DORV has been reported to occur in mouse embryos homozygous for the JMJ mutation, which affects the nuclear protein jmj coded by chamber-specific genes.

Studies using animal models described a transcription factor that plays a critical role in directing cardiac asymmetric morphogenesis, known as Pitx2. Specifically, ectopic Pitx2c expression in the developing myocardium was found to correlate with the development of DORV. Whereas loss of function of the Pitx2 caused atrial isomerism, double inlet left ventricle, transposition of the great arteries, persistent truncus arteriosus, and abnormal aortic arch remodeling.

Most recently, hearts with persistent truncus arteriosus, DORV, and transposition of the great arteries, have been postulated to have rotation of the myocardial wall of the outflow tract that is arrested or fails to initiate. This is supported by the discovery that mutations in the NPHP4 gene involved in the formation of motile cilia in the Kupffer vesicle, which produce asymmetrical fluid flow necessary for normal left-to-right asymmetry, cause laterality defects such as dextrocardia, transposition of great arteries, DORV, and caval vein abnormalities.[8]

In synthesis, the pathogenesis of DORV is currently believed to include impairment of neural crest–derivative migration and impairment of normal cardiac situs and looping.[9]

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Contributor Information and Disclosures
Author

M Silvana Horenstein, MD Assistant Professor, Department of Pediatrics, University of Texas Medical School at Houston; Medical Doctor Consultant, Legacy Department, Best Doctors, Inc

M Silvana Horenstein, MD is a member of the following medical societies: American Academy of Pediatrics, American College of Cardiology, American Medical Association

Disclosure: Nothing to disclose.

Specialty Editor Board

Mary L Windle, PharmD Adjunct Associate Professor, University of Nebraska Medical Center College of Pharmacy; Editor-in-Chief, Medscape Drug Reference

Disclosure: Nothing to disclose.

Julian M Stewart, MD, PhD Associate Chairman of Pediatrics, Director, Center for Hypotension, Westchester Medical Center; Professor of Pediatrics and Physiology, New York Medical College

Julian M Stewart, MD, PhD is a member of the following medical societies: American Academy of Pediatrics, American Autonomic Society, American Physiological Society

Disclosure: Received grant/research funds from Lundbeck Pharmaceuticals for none.

Chief Editor

P Syamasundar Rao, MD Professor of Pediatrics and Medicine, Division of Cardiology, Emeritus Chief of Pediatric Cardiology, University of Texas Medical School at Houston and Children's Memorial Hermann Hospital

P Syamasundar Rao, MD is a member of the following medical societies: American Academy of Pediatrics, American Pediatric Society, American College of Cardiology, American Heart Association, Society for Cardiovascular Angiography and Interventions, Society for Pediatric Research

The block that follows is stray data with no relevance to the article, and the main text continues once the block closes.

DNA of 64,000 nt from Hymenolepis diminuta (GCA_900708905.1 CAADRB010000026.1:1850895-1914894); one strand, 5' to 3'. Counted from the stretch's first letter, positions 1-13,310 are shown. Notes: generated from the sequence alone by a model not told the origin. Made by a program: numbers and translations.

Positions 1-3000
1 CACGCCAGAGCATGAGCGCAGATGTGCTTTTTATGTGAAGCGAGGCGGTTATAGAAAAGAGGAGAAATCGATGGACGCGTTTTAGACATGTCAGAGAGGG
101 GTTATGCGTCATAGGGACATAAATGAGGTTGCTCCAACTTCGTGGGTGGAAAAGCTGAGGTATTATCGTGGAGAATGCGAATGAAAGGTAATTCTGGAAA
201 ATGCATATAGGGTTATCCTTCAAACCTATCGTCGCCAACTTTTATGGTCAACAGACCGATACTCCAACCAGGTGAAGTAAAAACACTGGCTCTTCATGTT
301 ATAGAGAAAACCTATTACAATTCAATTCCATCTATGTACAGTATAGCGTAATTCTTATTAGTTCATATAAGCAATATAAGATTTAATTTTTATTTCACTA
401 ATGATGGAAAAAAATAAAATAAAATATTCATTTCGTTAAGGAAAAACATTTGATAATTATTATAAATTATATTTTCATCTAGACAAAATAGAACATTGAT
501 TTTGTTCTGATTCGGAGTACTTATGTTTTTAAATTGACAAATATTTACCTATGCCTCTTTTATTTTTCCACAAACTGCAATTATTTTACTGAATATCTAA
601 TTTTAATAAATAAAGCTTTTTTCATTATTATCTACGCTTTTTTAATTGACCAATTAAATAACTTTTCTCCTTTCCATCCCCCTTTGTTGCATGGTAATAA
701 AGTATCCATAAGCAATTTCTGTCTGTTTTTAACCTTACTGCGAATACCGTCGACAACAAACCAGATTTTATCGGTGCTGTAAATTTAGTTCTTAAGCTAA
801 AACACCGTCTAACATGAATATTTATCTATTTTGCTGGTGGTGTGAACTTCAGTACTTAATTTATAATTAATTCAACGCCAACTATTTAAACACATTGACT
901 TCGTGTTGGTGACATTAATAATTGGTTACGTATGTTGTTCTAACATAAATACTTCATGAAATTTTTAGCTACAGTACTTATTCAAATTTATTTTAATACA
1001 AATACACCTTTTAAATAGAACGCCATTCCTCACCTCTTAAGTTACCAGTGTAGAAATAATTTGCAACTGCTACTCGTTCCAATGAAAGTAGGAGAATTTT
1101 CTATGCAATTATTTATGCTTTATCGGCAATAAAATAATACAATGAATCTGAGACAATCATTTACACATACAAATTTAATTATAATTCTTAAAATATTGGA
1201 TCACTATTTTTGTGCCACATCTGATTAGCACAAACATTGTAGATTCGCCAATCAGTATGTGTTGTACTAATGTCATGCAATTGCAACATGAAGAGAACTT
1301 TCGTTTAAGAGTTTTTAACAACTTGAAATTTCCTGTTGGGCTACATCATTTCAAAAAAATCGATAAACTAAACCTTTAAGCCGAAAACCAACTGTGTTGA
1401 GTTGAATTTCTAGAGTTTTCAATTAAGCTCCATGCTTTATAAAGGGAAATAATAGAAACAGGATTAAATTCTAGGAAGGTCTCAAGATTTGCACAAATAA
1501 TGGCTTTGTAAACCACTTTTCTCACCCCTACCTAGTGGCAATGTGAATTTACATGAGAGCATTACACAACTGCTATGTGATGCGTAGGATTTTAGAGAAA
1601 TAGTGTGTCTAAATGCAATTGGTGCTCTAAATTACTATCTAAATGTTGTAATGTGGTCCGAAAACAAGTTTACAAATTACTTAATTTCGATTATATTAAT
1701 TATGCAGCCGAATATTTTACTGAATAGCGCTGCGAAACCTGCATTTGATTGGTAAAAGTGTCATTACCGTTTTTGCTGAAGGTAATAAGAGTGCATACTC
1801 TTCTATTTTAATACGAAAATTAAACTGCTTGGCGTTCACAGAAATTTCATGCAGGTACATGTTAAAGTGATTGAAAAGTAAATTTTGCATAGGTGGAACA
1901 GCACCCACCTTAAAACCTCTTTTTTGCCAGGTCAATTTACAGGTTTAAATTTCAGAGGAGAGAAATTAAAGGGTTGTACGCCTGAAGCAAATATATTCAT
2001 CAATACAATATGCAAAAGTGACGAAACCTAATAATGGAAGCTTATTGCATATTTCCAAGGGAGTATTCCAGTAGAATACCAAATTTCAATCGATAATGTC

Disclosure: Nothing to disclose.

Additional Contributors

Juan Carlos Alejos, MD Clinical Professor, Department of Pediatrics, Division of Cardiology, University of California, Los Angeles, David Geffen School of Medicine

Juan Carlos Alejos, MD is a member of the following medical societies: American Academy of Pediatrics, American College of Cardiology, American Heart Association, American Medical Association, International Society for Heart and Lung Transplantation

Disclosure: Received honoraria from Actelion for speaking and teaching.

Acknowledgements

Michael L Epstein, MD Director, Division of Pediatric Cardiology, Department of Pediatrics, Children's Hospital of Michigan; Professor, Wayne State University School of Medicine

Michael L Epstein, MD is a member of the following medical societies: American Academy of Pediatrics, American College of Cardiology, and American Heart Association

Disclosure: Nothing to disclose.

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Double outlet right ventricle (DORV) with transposition of the great arteries accounts for 26% of cases of DORV. The aorta (AO) is anterior and to the right of the pulmonary artery (PA), and both arteries arise from the right ventricle (RV). The only outflow from the left ventricle (LV) is a ventricular septal defect (VSD), which diverts blood toward the RV. Pulmonary veins drain into the left atrium (LA) after blood has been oxygenated in the lungs (L). Systemic venous return is to the right atrium (RA).
This is an angiogram obtained during catheterization of a patient with double outlet right ventricle (DORV) with transposition of the great arteries. Injection of contrast though the catheter (arrow) into the left ventricle (LV) shows that blood is directed toward the right ventricle (RV) through a remote or doubly committed ventricular septal defect (VSD). The aorta (AO) is anterior to the pulmonary artery (PA) and both clearly arise from the RV.
This is an angiogram obtained during catheterization of a patient with double outlet right ventricle (DORV) with transposition of the great arteries (see Media file 2). Blood fills the aorta (AO) and pulmonary artery (PA) almost simultaneously, which is another indicator of a remote or doubly committed ventricular septal defect (VSD) (curved arrow). LV indicates the left ventricle, RV indicates the right ventricle, and the small arrow to the left indicates the catheter.